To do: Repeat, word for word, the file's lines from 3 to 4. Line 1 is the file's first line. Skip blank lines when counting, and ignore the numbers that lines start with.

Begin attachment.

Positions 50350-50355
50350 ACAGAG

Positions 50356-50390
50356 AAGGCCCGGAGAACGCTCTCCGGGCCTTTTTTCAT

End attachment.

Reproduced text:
Positions 50356-50390
50356 AAGGCCCGGAGAACGCTCTCCGGGCCTTTTTTCAT